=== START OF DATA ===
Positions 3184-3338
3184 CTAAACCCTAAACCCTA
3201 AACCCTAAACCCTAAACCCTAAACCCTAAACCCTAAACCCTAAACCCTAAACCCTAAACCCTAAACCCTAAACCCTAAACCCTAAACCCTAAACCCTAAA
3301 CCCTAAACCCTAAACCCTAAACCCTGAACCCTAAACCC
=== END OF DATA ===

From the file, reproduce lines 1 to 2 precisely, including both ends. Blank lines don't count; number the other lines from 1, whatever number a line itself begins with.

Positions 3184-3338
3184 CTAAACCCTAAACCCTA